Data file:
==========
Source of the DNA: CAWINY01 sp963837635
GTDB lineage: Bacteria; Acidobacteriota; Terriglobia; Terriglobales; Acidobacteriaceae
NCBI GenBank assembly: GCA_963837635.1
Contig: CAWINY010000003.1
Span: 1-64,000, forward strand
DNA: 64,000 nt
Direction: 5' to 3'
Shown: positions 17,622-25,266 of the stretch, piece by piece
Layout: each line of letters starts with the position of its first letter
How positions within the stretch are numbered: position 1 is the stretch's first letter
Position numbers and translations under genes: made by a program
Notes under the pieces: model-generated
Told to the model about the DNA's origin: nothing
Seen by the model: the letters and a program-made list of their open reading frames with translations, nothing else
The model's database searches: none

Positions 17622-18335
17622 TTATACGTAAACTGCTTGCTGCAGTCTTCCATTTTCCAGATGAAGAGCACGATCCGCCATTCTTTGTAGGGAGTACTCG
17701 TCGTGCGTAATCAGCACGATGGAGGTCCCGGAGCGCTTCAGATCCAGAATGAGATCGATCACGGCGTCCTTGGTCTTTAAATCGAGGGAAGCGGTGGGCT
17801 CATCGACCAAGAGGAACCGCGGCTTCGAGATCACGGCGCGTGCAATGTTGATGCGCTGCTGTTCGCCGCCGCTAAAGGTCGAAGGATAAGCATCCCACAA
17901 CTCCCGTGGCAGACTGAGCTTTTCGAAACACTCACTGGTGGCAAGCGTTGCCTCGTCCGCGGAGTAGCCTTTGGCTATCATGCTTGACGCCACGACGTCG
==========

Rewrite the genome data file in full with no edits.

Source of the DNA: CAWINY01 sp963837635
GTDB lineage: Bacteria; Acidobacteriota; Terriglobia; Terriglobales; Acidobacteriaceae
NCBI GenBank assembly: GCA_963837635.1
Contig: CAWINY010000003.1
Span: 1-64,000, forward strand
DNA: 64,000 nt
Direction: 5' to 3'
Shown: positions 17,622-25,266 of the stretch, piece by piece
Layout: each line of letters starts with the position of its first letter
How positions within the stretch are numbered: position 1 is the stretch's first letter
Position numbers and translations under genes: made by a program
Notes under the pieces: model-generated
Told to the model about the DNA's origin: nothing
Seen by the model: the letters and a program-made list of their open reading frames with translations, nothing else
The model's database searches: none

Positions 17622-18335
17622 TTATACGTAAACTGCTTGCTGCAGTCTTCCATTTTCCAGATGAAGAGCACGATCCGCCATTCTTTGTAGGGAGTACTCG
17701 TCGTGCGTAATCAGCACGATGGAGGTCCCGGAGCGCTTCAGATCCAGAATGAGATCGATCACGGCGTCCTTGGTCTTTAAATCGAGGGAAGCGGTGGGCT
17801 CATCGACCAAGAGGAACCGCGGCTTCGAGATCACGGCGCGTGCAATGTTGATGCGCTGCTGTTCGCCGCCGCTAAAGGTCGAAGGATAAGCATCCCACAA
17901 CTCCCGTGGCAGACTGAGCTTTTCGAAACACTCACTGGTGGCAAGCGTTGCCTCGTCCGCGGAGTAGCCTTTGGCTATCATGCTTGACGCCACGACGTCG